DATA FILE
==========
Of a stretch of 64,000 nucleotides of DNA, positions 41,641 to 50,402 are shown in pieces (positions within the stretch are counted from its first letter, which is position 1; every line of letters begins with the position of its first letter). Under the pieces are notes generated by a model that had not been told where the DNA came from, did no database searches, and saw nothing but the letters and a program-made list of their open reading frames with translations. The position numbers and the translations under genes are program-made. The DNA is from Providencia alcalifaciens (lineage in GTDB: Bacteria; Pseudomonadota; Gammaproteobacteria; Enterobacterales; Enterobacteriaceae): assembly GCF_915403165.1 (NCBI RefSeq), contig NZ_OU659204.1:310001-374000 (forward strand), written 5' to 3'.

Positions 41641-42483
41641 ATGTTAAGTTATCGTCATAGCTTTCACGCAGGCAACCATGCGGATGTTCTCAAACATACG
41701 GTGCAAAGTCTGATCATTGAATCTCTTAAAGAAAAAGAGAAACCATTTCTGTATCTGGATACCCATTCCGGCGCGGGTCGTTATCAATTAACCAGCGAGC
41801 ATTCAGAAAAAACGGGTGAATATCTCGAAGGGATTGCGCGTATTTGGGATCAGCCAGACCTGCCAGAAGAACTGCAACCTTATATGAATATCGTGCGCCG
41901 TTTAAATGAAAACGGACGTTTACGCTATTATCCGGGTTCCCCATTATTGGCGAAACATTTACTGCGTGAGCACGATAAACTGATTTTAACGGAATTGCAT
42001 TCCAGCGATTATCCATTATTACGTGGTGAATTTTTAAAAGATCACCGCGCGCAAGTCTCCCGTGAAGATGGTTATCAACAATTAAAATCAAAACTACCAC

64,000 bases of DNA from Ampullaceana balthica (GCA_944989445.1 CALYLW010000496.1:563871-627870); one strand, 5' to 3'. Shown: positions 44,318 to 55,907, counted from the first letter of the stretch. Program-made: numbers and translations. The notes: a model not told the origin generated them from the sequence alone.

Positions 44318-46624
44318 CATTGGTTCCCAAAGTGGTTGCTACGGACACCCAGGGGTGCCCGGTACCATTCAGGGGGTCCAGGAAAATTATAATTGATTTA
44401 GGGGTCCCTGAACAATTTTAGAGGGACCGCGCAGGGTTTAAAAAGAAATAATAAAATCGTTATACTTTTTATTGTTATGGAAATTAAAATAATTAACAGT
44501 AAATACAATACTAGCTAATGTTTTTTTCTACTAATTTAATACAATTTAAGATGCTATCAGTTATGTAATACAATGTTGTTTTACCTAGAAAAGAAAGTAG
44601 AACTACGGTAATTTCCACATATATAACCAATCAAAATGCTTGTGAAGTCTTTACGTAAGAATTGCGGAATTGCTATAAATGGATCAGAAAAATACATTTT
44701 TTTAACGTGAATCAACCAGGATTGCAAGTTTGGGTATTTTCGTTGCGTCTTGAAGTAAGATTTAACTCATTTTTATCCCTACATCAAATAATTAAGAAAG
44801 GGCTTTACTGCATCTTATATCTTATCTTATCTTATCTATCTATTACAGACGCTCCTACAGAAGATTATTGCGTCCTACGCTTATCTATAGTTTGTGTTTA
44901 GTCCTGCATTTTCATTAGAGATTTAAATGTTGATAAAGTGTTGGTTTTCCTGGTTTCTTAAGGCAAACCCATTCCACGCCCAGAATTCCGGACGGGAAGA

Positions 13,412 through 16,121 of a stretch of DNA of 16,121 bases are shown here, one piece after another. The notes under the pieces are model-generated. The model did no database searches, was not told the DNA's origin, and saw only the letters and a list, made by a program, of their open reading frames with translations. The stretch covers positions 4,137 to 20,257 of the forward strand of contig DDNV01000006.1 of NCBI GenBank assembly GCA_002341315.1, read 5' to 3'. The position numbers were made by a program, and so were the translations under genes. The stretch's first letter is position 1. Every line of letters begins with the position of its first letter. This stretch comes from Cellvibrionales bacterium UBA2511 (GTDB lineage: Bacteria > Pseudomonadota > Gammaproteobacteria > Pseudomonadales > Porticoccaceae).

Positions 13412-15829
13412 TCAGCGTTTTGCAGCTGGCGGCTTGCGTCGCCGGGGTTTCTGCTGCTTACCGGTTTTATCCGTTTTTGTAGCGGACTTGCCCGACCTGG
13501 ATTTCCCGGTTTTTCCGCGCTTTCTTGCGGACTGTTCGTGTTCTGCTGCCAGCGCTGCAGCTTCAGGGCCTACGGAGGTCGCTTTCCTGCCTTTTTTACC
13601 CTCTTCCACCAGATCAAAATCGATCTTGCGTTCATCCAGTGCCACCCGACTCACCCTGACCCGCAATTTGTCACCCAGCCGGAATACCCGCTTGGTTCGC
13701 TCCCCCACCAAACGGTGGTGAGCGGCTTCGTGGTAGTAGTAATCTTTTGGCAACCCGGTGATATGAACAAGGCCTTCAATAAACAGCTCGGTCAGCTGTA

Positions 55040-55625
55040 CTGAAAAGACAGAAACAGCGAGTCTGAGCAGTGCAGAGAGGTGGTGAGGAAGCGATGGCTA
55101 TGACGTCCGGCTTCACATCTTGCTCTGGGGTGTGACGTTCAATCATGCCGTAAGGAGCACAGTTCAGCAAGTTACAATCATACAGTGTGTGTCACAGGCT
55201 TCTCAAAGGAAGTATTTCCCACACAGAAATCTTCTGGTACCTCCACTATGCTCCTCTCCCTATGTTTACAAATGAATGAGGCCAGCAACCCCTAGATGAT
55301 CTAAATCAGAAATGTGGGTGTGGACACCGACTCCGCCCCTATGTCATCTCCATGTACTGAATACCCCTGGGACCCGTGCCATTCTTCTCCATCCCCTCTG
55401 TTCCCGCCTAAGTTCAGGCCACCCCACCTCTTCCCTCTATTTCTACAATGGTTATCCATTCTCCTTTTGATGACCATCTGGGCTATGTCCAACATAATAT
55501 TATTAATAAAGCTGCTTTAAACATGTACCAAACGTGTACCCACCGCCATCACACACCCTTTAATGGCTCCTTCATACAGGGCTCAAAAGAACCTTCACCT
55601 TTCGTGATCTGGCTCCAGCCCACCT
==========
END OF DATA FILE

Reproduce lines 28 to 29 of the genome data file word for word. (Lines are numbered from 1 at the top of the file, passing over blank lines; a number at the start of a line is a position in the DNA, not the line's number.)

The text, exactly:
55401 TTCCCGCCTAAGTTCAGGCCACCCCACCTCTTCCCTCTATTTCTACAATGGTTATCCATTCTCCTTTTGATGACCATCTGGGCTATGTCCAACATAATAT
55501 TATTAATAAAGCTGCTTTAAACATGTACCAAACGTGTACCCACCGCCATCACACACCCTTTAATGGCTCCTTCATACAGGGCTCAAAAGAACCTTCACCT